These survey respondents were also asked about their experience with socialising online. The answers to “Online social spaces are inclusive of all genders” and “Online social spaces are inclusive of LGBTQI + people” are closely aligned. The respondents who “rarely” go online to socialise answered “unsure” to all of the question related to their experience socialising online. All respondents indicating a gender identity as a man or a woman and also transgender, answered “strongly agree to you have experienced gender discrimination attacks in online social spaces”. In addition to this, all respondents indicating a gender identity as a man or a woman and also transgender, agreed that online social spaces enabled them to express their gender, however, they answered “disagree” or “unsure” to the questions about online social spaces being inclusive of all genders and LGBTQI + people, you can be you in online social spaces and you feel safe in online social spaces. A significant statistical difference was found between respondents indicating a binary gender identity and all other respondents in relation to the answer to “Online social spaces enable you to express your gender identity”. The focus group participants expressed that during the Covid19 public socialising restrictions and lock downs, social media and video conferencing technologies have enabled people to socialise and connect in a virtual world. In addition to this, because events and meet ups have gone virtual, location is not a factor. For example, Cillian is able to join weekly coffee meetups that are usually located about 120 km from home. This was not possible when it was in a public space and not held virtually. In addition to this, Ali can attend global events that were not feasible to travel to when they were not held virtually. Socialising technology was invaluable for them during the lockdown. However, even though there are some advantages Mary prefers to meet in public rather than online so as she can confirm in person herself who see is meeting with. Mary doesn’t mind doing zoom calls but she’s not fond of them and she’s not fond of sharing details on it. The reasons are safety and protection. Mary explains:

“I prefer public. I don't feel safe on social media … I just think it's this for my protection. That's the way I feel.”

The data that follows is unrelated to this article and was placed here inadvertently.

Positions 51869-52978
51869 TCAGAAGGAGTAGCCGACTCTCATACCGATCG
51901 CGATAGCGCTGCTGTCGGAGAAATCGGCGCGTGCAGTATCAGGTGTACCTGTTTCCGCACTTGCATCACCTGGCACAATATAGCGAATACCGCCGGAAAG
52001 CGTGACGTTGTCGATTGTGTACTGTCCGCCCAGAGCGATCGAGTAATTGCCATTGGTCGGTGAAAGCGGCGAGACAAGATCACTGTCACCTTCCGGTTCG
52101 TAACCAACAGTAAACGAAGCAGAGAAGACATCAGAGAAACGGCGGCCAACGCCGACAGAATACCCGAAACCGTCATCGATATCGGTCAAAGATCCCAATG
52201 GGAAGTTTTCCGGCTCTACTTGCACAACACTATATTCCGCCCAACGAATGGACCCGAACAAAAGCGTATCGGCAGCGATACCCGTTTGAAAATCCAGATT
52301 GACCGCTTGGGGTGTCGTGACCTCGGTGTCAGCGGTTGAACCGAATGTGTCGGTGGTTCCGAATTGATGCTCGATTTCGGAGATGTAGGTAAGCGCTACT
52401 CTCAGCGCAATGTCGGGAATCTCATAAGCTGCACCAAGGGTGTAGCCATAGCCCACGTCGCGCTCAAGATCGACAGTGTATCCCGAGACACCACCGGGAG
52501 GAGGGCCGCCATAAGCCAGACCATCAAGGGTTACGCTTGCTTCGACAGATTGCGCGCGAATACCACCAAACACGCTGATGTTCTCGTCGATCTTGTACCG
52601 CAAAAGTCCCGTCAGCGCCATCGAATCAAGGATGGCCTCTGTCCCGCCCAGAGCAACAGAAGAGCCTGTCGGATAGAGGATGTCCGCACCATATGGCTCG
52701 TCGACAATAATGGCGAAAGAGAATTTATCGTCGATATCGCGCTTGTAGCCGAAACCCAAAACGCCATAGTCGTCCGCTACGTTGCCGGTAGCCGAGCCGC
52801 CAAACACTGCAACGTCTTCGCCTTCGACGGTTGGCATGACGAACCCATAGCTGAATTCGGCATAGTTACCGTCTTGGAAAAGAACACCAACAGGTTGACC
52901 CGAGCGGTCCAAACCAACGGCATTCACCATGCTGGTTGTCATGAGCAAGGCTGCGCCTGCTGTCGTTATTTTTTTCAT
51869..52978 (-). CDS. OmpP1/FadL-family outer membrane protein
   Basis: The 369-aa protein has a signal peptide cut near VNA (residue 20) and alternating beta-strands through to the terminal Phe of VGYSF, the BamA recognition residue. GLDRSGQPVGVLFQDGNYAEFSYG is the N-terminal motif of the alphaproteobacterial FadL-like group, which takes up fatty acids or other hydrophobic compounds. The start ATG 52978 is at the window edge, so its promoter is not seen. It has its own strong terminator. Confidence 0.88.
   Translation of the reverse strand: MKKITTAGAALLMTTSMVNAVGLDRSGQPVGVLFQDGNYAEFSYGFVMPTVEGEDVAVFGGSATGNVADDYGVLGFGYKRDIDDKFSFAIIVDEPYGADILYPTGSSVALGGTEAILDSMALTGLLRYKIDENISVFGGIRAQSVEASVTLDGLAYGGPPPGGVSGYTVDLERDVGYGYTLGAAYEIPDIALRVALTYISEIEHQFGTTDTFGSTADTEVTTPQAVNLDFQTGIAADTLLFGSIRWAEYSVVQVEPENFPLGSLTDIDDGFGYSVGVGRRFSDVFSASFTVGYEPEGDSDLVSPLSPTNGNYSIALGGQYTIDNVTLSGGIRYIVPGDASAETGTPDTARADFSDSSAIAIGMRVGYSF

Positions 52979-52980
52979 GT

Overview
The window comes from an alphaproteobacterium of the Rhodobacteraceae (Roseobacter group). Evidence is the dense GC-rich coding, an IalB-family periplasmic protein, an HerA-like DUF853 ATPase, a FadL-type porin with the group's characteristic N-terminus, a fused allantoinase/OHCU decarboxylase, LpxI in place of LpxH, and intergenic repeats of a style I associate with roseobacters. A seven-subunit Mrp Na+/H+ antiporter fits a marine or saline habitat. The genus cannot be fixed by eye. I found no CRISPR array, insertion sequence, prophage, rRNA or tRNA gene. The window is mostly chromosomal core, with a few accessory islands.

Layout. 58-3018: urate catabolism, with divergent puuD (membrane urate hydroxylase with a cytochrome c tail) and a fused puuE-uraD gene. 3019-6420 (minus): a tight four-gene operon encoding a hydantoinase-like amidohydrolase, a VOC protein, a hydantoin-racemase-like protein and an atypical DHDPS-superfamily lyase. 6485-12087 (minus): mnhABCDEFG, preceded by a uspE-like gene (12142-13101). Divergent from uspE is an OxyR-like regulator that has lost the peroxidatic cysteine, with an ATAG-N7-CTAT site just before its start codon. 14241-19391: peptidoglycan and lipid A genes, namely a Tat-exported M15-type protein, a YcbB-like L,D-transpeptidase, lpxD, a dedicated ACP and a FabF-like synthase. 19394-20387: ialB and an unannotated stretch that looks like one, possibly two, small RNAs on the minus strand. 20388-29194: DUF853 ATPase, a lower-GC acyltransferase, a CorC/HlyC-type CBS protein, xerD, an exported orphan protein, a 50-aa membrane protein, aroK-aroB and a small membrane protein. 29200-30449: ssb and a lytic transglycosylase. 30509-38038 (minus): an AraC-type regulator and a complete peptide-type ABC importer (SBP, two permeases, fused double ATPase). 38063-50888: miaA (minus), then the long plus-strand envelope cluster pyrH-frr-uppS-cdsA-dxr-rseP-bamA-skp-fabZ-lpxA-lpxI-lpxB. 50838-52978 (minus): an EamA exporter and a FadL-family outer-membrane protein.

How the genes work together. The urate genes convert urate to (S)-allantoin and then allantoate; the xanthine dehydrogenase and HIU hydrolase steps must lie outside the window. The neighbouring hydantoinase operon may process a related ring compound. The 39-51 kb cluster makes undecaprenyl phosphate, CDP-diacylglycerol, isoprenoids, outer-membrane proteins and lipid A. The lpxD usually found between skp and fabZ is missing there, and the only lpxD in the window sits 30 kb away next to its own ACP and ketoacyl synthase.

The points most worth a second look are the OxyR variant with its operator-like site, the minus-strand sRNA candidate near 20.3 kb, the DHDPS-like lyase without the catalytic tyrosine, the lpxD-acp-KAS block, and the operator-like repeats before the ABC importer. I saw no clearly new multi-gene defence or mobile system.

These findings highlight that, online socialising is frequently used by the participants in this research and there are mixed views about the gender inclusiveness and the LGBTQI + inclusiveness of online social spaces. Most persons identifying with a non-binary gender identity do not agree that, or are unsure if, online social spaces are inclusive of all genders and LGBTQI + people. In addition to this, persons identifying with a non-binary gender identity do not believe that online social spaces enable them to express their gender identity in comparison to persons identifying with binary genders including trans-binary. All participants in this research indicating a trans-binary gender identity, agreed that online social spaces enable them to express their gender. However, they are either unsure or don’t feel safe to express their gender identity in social spaces and they don’t agree that social spaces are inclusive of all genders and LGBTQI + persons or else they are unsure if these spaces are inclusive. It is evident that trans-binary persons feel this way about online social spaces because they have all experienced gender discrimination attacks in online social spaces. Further to this, harassment and discrimination are prevailing themes that came across in the findings in Fig. 3 of this research in relation to the experiences of persons with online socialising technology. Technology enables harassment against marginalised gender groups on one hand and it blocks queer content uploads on the other hand. Technology assists the public to comment with full bigotry and with misogynistic and transphobic remarks on online applications with commenting capabilities, without blocking it. Yet, when say a transgender man attempts to upload content onto his personal YouTube channel, more than half of the videos are blocked from the category kid-friendly ‘restricted mode’. Transgender persons are prime targets for doxing and harassment. Technology enables hackers with malicious intent, to search for identifying data about persons by searching social media websites, public databases and manipulating people into revealing confidential information and then publish this information publicly on the internet. Transgender persons are also susceptible to harassment from trans-exclusionary radical feminists (TERFs) on the internet. It is evident from this research that gender marginalised groups, such as the transgender community in Ireland, fear engaging with online social media and communication technology for safety and self-protection reasons. Further to this, it is safer for transgender persons to verify the genuineness of a person face to face in a public setting rather than online, even though online socialising enables transgender people to express their gender identity. These findings also resonate with the notion that technology is cultural structured and considered a cisgender male arena where any other gender fears technology (Bray 2007). In addition to this and similar to the findings in Sect. 4.2, there is evidence in Fig. 3 suggesting that social media profiles should add an optional field for persons to fill in pronouns, in an effort to promote an awareness of non-binary persons, and by educating people it will help to put a stop to queer bashing.